The book portrays Mimi the way she is: sometimes radical, occasionally sarcastic, often contemptuous of society, contemptuous of her family, of her interlocutors and often of herself. She has her own brand of sangfroid and gets away with it because humour, written and spoken, is one of her major assets. The book makes good reading, littered as it is with accounts of banter, hilarious jokes and sitcoms. She is candid where women normally aren’t, such as when recounting her visit to Lahore’s red light area to watch a mujra, or the wedding night passed on a bed with a missing leg, or a wardrobe mix-up with a newspaper boss.
She asks her mother why she gave birth to her without her permission, or when she sees her grandmother’s body in the traditional shroud and philosophises that if one comes to this world to die, why enter this world at all?
One may differ with Mimi on her assessment of the variety of men and women she came across as a journalist, especially when she became editor of Akhbar-i-Khawateen, but one cannot but admire the originality of the comments, even if they border on the grotesque. As regimes in Pakistan’s volatile polity changed, as did the ownership of Mashriq, Mimi showed both conformism and a remarkable degree of defiance. Sinking newspapers are wracked by mutual suspicions, intrigues and personality clashes as bosses come and go, and, there is no doubt, the author gives us a vivid account of Hobbes’s state of nature, but still I believe the reader would not have failed to grasp the fuller picture if he had come across fewer and less-biting adjectives for some of her colleagues. As for TV rookies often mistaken for journalists, the book would have been better off without the sobriquets heaped on them on page 176.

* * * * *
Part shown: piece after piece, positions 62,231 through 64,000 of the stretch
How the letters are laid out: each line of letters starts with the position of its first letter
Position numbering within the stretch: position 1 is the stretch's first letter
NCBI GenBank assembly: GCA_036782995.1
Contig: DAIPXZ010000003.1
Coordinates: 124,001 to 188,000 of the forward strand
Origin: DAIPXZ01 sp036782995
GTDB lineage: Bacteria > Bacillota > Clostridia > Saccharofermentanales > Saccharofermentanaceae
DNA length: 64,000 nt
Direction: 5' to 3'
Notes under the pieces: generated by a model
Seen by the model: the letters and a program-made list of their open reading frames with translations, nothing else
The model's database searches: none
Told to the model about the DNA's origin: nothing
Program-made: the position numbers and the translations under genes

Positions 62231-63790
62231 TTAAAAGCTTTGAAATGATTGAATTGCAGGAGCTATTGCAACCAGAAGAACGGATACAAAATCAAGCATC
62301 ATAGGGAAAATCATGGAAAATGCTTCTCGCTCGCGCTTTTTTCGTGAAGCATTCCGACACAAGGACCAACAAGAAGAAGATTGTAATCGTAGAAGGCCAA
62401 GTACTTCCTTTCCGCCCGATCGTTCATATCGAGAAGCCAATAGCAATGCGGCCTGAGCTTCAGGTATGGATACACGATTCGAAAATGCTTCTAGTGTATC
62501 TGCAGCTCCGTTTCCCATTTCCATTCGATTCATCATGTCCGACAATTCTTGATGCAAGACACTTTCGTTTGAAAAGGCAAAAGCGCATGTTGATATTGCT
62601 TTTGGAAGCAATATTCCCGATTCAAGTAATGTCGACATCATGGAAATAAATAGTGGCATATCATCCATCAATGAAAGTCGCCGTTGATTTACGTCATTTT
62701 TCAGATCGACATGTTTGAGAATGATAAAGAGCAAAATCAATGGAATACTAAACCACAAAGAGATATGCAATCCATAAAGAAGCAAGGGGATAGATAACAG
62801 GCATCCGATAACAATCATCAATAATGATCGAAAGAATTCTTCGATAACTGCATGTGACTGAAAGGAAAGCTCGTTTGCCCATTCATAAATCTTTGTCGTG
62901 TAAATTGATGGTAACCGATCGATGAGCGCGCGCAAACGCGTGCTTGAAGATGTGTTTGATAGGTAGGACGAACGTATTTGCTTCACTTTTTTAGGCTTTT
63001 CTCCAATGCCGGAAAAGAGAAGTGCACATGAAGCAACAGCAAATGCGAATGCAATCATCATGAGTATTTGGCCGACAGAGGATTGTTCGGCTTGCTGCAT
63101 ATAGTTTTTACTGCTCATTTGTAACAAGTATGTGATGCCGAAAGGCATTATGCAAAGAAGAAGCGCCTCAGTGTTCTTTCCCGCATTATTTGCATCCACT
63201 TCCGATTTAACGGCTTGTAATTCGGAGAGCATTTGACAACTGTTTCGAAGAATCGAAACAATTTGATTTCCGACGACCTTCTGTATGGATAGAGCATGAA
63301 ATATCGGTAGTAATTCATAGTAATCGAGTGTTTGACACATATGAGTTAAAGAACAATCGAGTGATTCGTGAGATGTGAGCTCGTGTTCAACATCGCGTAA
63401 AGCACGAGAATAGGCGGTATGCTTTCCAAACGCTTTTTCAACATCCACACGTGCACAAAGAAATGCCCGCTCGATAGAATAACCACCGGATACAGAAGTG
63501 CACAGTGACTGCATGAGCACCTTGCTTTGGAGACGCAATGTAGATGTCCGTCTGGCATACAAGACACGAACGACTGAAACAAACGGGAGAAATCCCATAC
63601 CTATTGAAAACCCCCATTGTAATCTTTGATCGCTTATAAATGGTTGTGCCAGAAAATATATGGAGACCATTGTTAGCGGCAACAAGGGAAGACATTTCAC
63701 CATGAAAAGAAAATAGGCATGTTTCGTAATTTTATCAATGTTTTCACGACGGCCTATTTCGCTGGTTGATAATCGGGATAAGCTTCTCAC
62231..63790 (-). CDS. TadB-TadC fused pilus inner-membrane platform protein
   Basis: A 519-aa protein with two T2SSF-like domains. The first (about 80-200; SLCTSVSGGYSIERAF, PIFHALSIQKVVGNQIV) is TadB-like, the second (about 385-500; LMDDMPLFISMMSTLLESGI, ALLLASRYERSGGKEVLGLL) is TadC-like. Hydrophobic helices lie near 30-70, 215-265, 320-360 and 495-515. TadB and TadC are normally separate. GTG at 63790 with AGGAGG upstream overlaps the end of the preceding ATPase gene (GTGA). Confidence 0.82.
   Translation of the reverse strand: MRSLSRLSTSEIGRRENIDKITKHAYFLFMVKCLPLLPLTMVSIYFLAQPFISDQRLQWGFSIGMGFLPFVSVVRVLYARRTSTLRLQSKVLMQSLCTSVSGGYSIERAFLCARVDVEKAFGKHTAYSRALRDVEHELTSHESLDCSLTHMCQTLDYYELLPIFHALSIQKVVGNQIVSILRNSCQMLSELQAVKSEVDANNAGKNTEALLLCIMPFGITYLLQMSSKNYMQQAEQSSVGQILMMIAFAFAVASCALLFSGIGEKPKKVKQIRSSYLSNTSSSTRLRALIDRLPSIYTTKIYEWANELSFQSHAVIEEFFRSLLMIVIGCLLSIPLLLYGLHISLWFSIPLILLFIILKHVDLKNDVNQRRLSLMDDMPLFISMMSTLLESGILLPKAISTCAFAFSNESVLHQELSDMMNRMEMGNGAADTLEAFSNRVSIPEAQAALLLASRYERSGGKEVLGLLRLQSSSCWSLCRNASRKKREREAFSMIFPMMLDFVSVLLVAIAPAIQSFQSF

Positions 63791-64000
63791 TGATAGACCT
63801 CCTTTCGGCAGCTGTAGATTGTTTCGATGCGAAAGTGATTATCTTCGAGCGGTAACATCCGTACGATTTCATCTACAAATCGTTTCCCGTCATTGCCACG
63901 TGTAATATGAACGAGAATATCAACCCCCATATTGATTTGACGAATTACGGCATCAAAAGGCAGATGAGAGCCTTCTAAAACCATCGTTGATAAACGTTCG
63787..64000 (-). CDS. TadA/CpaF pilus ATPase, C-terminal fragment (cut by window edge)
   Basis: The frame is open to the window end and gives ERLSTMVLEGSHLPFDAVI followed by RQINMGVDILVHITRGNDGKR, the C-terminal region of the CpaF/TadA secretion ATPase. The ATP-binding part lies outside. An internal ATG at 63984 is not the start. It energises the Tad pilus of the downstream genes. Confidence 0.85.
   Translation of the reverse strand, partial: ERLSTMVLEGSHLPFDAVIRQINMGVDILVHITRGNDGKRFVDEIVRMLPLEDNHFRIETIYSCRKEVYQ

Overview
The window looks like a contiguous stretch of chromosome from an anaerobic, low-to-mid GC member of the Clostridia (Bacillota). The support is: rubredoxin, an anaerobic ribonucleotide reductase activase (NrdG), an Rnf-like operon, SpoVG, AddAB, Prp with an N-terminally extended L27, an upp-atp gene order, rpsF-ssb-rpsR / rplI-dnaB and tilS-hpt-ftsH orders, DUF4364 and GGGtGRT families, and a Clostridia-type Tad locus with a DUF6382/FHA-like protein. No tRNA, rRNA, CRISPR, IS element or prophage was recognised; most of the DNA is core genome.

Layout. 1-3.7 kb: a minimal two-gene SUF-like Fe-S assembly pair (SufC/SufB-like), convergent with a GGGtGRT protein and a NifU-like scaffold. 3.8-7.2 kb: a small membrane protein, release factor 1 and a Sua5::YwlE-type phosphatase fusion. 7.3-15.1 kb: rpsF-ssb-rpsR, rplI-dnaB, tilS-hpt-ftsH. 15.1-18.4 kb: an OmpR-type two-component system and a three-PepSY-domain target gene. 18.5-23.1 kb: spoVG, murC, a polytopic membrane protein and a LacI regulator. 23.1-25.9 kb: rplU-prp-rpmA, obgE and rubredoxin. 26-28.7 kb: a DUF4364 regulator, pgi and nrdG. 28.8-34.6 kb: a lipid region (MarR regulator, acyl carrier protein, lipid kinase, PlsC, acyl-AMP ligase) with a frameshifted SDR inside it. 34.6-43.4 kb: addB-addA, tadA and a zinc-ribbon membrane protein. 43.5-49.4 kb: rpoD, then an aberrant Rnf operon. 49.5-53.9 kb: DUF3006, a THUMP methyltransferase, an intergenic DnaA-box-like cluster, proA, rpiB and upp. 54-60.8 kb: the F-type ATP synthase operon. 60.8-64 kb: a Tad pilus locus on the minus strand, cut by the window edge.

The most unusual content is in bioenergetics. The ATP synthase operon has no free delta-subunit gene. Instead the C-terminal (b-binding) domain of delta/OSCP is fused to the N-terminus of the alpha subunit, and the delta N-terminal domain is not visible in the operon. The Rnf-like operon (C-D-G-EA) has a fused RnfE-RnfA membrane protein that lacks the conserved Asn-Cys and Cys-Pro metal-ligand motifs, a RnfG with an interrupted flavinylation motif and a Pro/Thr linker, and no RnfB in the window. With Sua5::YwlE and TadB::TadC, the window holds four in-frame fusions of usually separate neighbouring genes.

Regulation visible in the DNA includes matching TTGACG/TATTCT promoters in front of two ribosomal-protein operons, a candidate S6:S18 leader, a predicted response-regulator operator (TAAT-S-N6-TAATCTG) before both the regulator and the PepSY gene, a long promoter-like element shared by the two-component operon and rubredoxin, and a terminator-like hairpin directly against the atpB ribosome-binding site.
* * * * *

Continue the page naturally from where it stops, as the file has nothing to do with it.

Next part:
The episode pertaining to Sajjad Zaheer needs to be corrected. It may not be the author’s intention, but the way she puts it implies that Hassan Abidi betrayed the communist leader’s whereabouts in Lahore. Those well-versed with the workings of the underground communist movement know that if a contact man didn’t meet the head of a given cell for three consecutive days, he should disappear. Zaheer, who by then had lost all hope of a communist revolution in Pakistan, failed to abide by this rule. In fact, as the late Ahmad Ali Khan, Dawn’s editor, who too was arrested, used to reminisce, when they reached Zaheer’s place he was buying vegetables from a pushcart. Abidi was tortured and led the police to Zaheer’s home a week after his arrest. In his book, Making Sense of It: My Years as a Journalist, Khan makes 23 references to Zaheer, but nowhere does his version of the episode imply that Abidi blew Zaheer’s cover.
On the whole the book is a valuable contribution to the meagre literature journalists have produced in Pakistan and will help scholars find valuable material for research about a cataclysmic period of Pakistan’s history stretching from the pre-Partition days to the second decade of the 21st century. Akhtar betrays profundity, even when she is flippant.
The reviewer is Dawn’s Readers’ Editor
Dil Mein Chubhhe Kaante
By Shameem Akhtar
Raheel Publications, Karachi
Published in Dawn, Books & Authors, July 30th, 2017